Any distaste you may feel for a man who makes his living typing, however, should be measured against some of the jobs cropping up in the new economy.
Hiscox, the business insurer, recently published a list of unusual jobs that growing numbers of British people are doing in lieu of traditional careers. Hiscox has experienced a steady rise in the number of nontraditional businesses looking for insurance policies to cover their unusual operations.
Among these jobs, my favorite is badger consultant. They advise people how to keep within the laws protecting badgers, which are nocturnal animals. That's right: Britain has so many laws protecting badgers that you need to hire a consultant.
I happen to have a high regard for badgers. They wear natty little red waistcoats and fill a crucial role in nature (although what role, I have no clue). Nuts to anyone who says "We don't need no stinking badgers."
Other seemingly ridiculous career options that Britons are pursuing include:
--Dog psychologists, who analyze the behavior and characteristics of troublesome hounds. I could do that job. You have a problem dog? Shoot it. Move on.
--Feng shui consultants, who visit offices and homes to ensure a harmonious environment. I can't think of anything to say about people who buy such services that wouldn't offend you.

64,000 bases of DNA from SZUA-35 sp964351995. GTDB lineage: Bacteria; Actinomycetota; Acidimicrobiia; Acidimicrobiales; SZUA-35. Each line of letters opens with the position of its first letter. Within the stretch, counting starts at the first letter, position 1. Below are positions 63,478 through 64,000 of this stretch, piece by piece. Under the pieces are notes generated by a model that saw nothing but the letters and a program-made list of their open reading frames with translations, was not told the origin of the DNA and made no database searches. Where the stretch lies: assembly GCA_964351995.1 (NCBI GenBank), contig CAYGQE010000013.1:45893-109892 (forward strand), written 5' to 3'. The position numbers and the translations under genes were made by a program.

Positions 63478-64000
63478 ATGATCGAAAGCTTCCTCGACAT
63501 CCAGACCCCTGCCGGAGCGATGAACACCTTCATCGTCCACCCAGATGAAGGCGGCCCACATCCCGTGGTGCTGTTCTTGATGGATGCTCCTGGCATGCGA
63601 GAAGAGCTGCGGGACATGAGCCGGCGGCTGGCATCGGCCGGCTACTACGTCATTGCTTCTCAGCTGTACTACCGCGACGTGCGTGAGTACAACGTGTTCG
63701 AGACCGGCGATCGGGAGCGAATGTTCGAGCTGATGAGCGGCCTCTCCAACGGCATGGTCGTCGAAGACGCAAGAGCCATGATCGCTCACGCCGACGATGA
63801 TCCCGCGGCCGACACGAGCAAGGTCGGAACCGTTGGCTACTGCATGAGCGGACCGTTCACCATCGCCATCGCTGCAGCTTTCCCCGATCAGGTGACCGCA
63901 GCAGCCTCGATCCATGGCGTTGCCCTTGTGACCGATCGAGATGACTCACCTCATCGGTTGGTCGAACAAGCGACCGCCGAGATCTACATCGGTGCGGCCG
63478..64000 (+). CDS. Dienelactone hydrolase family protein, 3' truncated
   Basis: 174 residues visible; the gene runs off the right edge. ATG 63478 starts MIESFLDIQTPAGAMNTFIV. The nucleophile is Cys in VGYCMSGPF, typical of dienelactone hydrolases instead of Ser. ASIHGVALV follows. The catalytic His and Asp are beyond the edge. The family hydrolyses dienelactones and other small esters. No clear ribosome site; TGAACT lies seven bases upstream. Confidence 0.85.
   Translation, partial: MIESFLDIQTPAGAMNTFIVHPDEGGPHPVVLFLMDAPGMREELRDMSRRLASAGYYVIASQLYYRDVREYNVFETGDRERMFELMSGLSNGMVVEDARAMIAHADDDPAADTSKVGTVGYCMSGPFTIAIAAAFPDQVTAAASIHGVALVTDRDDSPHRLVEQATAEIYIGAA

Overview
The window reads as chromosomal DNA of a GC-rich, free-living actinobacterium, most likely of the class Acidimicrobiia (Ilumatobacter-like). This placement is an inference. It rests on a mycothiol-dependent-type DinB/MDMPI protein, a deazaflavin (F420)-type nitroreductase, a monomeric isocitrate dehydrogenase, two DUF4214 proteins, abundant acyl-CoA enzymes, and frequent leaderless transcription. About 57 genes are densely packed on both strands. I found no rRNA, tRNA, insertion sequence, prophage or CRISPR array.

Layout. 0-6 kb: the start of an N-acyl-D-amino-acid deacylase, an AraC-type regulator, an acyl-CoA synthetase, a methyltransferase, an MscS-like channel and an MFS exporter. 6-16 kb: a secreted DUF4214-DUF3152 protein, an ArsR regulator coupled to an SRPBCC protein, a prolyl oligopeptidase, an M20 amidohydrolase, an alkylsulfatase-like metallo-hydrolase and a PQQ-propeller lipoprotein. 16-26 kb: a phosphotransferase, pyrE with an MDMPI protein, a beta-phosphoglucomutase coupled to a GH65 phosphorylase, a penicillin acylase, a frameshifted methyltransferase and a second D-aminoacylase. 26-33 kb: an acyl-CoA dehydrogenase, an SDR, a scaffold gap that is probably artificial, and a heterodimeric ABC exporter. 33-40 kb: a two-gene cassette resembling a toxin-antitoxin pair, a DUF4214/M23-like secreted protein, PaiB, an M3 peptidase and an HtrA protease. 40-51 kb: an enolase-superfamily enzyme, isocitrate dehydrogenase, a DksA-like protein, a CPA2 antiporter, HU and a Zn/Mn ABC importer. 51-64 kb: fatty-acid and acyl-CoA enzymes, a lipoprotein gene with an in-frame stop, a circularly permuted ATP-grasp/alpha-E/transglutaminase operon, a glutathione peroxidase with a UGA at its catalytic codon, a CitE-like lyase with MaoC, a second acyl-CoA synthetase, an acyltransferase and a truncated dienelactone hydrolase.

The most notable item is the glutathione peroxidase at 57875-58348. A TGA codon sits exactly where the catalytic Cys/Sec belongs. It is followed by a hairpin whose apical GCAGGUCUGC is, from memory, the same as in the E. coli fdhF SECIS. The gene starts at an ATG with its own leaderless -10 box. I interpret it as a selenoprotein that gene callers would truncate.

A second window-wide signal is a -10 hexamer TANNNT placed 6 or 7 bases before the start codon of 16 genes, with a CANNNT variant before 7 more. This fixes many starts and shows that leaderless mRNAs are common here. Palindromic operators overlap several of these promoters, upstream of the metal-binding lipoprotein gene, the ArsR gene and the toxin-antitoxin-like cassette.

--Home economists, 'behind the scene' chefs who prepare the kitchen for celebrity chef TV programs. I didn't even know they had celebrity chef TV programs. How many of these preparation jobs can there be?
--Embalmers. Growing numbers of embalmers have appeared on Hiscox's books. Apparently, people are dying to get themselves embalmed.
--Vibration consultants. I thought this was my dream job, until I discovered that this involves advising on, and correcting, vibration and noise problems for construction companies or manufacturers.
--Saddle consultants, who work for horse lovers to ensure the most comfortable ride possible. Well, I'll be a horse's ass!
Even the quirkiest of professions have a serious side to them, Hiscox says. Such businesses need appropriate professional indemnity insurance to ensure coverage against compensation claims from clients unhappy with the standard of work delivered--and you have to believe there'd be quite a few.
Gary Head, director of business insurance at Hiscox UK, says: "The difficulty with such unusual jobs is that they often don't fit into the prewritten rule book.But, that doesn't mean there shouldn't be any rules when it comes to negligence; in some ways, the more unconventional the job, the more you need to think about the hidden risks.
"In today's compensation culture," he continues, "it is unfortunately all too easy to imagine a customer suing their dog psychologist if their dog continues to eat their slippers, or somebody taking their feng shui consultant to court if they're not happy with their home's energies."
The high number of consultants involved in these 'activities' reminds me of a cartoon in The New Yorker. Two detectives stand over a corpse riddled with stab wounds. One detective says to the other: "From the depth and severity of the wounds, I'm certain that the victim was a consultant."
is a Bermuda-based columnist for Risk & Insurance®.
October 15, 2008
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